Last Week: Interest rates were mixed as global equities rose after the US Federal Reserve indicated it will raise rates gradually and the populist Freedom Party fared worse than expected in Dutch elections. The US Dollar seemed unimpressed, falling as Oil remained unchanged on high inventories while Gold rallied. The US 10-year yield fell to 2.51% from 2.58% a week ago despite the rate hike. 1-month LIBOR rose to .9761 from .9100 the week prior. Volatility, as measured by the Chicago Board Options Exchange Volatility Index (VIX), stayed about the same, at $11.20.
In a week short of major highlights the FOMC March meeting duly delivered the expected 25bp hike to the Fed Funds target rate, but the message was not as hawkish as many had hoped, as the Fed’s median interest rate estimates for end of 2017 and 2018 funds rates were unchanged. Chair Yellen said that the Fed’s economic forecasts have not changed since the last rate hike in December and that the pace of future rate hikes would be gradual, indicating that she expects to hike rates twice more this year. Despite the Fed hiking rates at two of its last three meetings, financial conditions are easier today than they were on the day of the Fed’s December hike: Equity prices are higher, the 10-year US Treasury note yield is lower, the dollar is weaker and corporate bond spreads are narrower.
In the wake of the Fed’s hike, the People’s Bank of China raised its reverse repo rate 10 basis points in an effort to keep the USD/CNY exchange rate stable and limit capital outflows. Thursday’s hike was the second this year. However, China’s official monetary policy benchmark deposit rate remains unchanged. While policy rates outside the United States are unlikely to rise dramatically anytime soon, the global trend toward additional accommodation appears to be coming to an end as the Bank of Japan is not in a position to hike rates anytime soon and the Bank of England might be closer to a hike than markets expect.
This Week: There are three main focal points in a sparse week for economic data: February’s New and Existing Home Sales data will provide an indication of how home buyers are responding to higher mortgage rates. Durable Goods Orders data will signal whether the optimism in various production surveys is translating into actual demand, and Jobless claims for March will garner more attention than usual for signals of potential weather distortions from the recent winter storm in the northeastern US.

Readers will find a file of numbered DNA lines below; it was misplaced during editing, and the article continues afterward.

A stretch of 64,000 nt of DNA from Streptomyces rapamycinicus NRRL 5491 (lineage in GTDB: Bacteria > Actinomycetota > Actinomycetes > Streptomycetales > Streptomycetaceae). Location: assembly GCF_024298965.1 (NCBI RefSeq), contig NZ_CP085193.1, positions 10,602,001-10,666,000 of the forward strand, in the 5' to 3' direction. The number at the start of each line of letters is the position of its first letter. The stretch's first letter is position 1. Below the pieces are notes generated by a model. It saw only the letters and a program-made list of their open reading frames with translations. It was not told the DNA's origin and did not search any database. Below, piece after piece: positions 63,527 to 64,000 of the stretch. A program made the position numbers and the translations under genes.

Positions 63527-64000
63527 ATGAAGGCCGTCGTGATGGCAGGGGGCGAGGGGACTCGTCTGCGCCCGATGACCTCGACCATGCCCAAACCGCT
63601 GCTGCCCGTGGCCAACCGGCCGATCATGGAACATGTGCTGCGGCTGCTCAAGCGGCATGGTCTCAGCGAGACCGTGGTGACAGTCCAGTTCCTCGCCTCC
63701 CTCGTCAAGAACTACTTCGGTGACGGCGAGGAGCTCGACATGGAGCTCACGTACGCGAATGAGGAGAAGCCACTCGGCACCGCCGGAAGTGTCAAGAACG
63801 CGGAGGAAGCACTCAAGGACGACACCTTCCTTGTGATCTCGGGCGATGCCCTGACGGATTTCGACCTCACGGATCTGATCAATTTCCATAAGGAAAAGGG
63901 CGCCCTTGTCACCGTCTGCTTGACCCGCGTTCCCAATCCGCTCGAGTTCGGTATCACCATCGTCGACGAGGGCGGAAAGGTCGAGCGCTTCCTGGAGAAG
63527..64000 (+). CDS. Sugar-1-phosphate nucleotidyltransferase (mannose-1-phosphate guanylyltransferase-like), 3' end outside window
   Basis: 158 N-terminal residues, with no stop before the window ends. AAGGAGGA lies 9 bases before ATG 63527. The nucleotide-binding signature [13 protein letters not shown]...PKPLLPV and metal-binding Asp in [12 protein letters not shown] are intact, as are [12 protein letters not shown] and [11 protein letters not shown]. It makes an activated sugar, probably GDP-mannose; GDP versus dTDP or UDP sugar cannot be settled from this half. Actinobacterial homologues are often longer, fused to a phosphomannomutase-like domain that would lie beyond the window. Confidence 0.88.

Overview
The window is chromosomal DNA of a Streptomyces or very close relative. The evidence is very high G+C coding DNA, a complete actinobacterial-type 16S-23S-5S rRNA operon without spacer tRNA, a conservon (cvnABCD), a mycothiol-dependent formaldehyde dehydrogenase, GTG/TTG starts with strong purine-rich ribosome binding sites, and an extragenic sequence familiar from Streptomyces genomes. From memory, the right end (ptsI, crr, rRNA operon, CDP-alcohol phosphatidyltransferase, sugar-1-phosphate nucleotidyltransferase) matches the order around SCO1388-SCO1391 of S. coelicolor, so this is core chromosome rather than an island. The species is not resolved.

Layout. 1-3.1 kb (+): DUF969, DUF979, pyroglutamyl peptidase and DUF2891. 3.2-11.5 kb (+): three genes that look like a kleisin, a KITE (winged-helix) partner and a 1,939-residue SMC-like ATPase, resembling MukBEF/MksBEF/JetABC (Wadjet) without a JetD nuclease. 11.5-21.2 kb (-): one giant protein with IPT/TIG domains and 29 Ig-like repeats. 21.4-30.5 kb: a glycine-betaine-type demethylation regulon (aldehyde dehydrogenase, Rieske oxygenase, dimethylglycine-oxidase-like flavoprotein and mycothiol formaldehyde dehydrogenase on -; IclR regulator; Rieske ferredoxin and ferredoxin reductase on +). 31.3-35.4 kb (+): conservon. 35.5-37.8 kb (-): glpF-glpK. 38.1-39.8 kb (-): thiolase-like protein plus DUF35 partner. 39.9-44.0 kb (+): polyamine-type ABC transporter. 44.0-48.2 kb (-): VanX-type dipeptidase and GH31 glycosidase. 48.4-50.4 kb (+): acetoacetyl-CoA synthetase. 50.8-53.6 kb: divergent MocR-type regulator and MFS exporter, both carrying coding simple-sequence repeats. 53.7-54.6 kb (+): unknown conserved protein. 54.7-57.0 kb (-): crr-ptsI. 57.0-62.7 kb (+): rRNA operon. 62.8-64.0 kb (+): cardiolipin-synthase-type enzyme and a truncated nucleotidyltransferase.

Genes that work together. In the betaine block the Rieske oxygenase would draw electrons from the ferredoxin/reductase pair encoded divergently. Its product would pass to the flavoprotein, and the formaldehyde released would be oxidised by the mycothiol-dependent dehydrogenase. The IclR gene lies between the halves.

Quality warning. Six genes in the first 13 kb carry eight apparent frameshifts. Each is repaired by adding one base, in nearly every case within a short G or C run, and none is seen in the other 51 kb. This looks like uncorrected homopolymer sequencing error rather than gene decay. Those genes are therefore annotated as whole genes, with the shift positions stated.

While data is light, it’s a busy week for Fed officials, with Chair Yellen and two others scheduled to speak, providing many opportunities to refine their intended message from last week’s policy meeting. We’re not expecting any new revelations from the speeches, as Chair Yellen went out of her way to stress the Fed’s outlook hasn’t changed despite last week’s hike.
Take-Away: Over the past few weeks, the Fed pulled off a difficult task: bringing forward an unexpected interest rate hike without disrupting financial markets, and subsequently bringing markets more into step with its projected interest rate hikes. In doing so, the Fed has now regained command of the outlook for US monetary policy. We’re impressed. It’s a sharp contrast from last year, when markets were proven correct to consistently doubt the Fed’s projected four hikes that turned out to be just one. Impressions that the Fed had lost control have truly dissipated, for now.
Did you notice that long-term interest rates, specifically yields on the 10-year and 30-year treasuries actually fell after last week’s hike? It’s a sign of more Fed finesse, achieved through its consistent communication to the markets that its “equilibrium” for the yields is now lower than it once was, around 3%. Despite the shift in Fed control, the situation could revert if inflation suddenly picks up beyond what most expect, driving long-term yields higher and forcing the Fed’s hand in reaction – a unlikely event at present. As we’ve said previously, the Fed will maintain its moderate stance, hiking two additional times this year.
Current Interest Rates:
Swap & Cap Pricing:
LIBOR Futures (where markets expect LIBOR to be in the future):